defined strategies, and follow through with a good process, you will never need
to doubt yourself in what you are doing.

Where will we find you on a Saturday morning at 10 a.m.?

On every Saturday at 10 a.m., you can find me at the golf driving range. I take my younger daughter, who is 12 years old, to the range to support her dream of becoming a professional golfer.

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Lori Sundberg – United States

Lori Sundberg of Western Digital
(Lori Sundberg, Executive Vice President and Chief Human Resources Officer, Photo by Nancy Rothstein)

Define a great leader — what are some traits you think great leaders possess?

I am really passionate about leadership. It’s something I think a lot about and something that I personally work on all the time. There are many aspects of great leadership – so I’ll just call out a few:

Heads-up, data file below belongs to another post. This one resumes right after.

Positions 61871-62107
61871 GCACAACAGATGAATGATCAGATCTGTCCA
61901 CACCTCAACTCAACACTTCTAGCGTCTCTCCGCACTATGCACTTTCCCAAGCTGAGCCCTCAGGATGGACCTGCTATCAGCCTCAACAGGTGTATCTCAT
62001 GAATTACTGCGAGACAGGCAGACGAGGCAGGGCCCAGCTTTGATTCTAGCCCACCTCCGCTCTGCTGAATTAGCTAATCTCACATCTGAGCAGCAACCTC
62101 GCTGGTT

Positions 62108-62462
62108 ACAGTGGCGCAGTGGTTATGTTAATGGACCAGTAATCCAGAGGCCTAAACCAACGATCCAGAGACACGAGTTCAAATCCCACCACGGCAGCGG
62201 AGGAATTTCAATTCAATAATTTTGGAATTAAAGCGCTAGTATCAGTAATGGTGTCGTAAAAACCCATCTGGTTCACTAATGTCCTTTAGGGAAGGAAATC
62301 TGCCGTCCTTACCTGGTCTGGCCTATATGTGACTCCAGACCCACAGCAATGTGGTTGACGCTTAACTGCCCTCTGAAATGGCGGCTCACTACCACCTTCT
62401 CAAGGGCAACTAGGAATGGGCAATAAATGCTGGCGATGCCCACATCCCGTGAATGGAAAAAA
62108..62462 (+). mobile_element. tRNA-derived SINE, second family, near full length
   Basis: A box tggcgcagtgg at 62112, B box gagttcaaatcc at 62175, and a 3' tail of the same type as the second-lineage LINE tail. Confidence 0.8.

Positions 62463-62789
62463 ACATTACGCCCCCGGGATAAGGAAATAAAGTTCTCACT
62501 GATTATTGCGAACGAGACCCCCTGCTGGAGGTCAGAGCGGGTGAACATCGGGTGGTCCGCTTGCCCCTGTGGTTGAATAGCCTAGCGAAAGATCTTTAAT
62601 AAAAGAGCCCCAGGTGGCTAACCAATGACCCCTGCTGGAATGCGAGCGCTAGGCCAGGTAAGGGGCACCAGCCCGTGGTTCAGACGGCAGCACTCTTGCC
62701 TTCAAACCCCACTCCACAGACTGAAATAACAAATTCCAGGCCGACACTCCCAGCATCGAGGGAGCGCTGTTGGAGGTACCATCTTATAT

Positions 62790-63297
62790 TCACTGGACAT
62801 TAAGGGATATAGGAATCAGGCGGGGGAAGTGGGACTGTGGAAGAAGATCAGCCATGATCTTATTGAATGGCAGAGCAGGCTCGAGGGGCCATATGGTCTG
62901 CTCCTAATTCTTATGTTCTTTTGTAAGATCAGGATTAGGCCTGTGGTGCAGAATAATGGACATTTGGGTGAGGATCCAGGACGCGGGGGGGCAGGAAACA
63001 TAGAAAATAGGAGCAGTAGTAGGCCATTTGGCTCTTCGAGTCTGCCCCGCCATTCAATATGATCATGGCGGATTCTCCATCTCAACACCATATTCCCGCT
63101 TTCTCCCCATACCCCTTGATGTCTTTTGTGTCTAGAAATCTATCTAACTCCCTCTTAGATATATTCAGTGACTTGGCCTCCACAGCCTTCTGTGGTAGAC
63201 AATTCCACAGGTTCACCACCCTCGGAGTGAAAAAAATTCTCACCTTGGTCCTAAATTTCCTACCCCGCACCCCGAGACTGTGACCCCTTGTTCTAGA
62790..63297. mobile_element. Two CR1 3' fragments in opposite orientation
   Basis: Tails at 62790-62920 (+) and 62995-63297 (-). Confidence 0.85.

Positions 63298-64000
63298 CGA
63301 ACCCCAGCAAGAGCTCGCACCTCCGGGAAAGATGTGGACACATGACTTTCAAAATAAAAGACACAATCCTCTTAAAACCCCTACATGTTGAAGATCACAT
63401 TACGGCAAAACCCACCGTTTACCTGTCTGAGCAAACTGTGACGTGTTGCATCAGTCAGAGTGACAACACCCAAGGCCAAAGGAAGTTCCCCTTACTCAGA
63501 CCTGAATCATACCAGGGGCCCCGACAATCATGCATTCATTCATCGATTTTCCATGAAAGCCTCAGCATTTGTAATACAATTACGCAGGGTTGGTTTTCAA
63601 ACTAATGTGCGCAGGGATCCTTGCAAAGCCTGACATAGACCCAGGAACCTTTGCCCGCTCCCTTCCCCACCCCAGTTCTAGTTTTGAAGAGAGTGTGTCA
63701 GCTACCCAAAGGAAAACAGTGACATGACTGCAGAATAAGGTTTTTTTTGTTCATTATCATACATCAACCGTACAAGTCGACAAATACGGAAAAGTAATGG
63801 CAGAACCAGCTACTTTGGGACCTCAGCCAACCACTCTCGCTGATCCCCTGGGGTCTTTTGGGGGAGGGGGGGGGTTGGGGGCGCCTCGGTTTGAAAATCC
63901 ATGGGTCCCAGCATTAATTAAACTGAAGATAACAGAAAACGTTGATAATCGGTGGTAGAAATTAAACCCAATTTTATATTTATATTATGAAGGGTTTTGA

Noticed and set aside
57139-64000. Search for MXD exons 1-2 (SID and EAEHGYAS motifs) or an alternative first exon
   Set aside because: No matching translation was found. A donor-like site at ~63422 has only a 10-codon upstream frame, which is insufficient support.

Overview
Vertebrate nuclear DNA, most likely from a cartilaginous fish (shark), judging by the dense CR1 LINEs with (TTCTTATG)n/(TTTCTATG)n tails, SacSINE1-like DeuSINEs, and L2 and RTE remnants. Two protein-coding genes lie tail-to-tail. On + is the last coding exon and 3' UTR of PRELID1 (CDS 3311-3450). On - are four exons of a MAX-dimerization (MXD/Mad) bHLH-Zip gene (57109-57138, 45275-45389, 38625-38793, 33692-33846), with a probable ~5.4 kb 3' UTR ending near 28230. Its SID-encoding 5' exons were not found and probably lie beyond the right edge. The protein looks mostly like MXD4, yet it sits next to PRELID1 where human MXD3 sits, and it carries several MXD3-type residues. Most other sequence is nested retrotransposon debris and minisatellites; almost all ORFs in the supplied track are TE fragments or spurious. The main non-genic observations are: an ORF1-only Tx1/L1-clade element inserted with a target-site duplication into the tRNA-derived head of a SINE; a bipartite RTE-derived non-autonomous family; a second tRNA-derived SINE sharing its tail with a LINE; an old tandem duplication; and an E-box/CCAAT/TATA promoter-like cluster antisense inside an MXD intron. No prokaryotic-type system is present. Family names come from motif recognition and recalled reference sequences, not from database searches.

• Vision – great leaders have a vision for their team that is
    aligned with the company vision & mission. They help their team understand
    how what they do connects to the company in a meaningful way.
  • Recognize and develop talent – great leaders have a great
    eye for talent and they work hard to help their team members develop, learn and
    grow.
  • Inclusive – great leaders create an inclusive environment
    where people really feel they matter and can contribute. 
  • Collaborate – great leaders are also great team members.
    They share information, minimize personal agendas, help their colleagues
    succeed and put the company first.
  • Learn continuously – great leaders challenge themselves and
    learn continuously. They work hard to up their game and be a better leader each
    and every day.

What are some strategies that can help women achieve a more prominent role in their organizations?

  • Develop competence in your chosen discipline or area – learn as much as you can and work to be the best you can be at whatever you choose to do.
  • Be confident – don’t hold back.  Share your ideas and raise your hand for projects and opportunities.
  • Cultivate advocates who know your work and can speak to your abilities and who will give you direct feedback about what you need to work on.

How did you differentiate yourself to get to where you are in your career?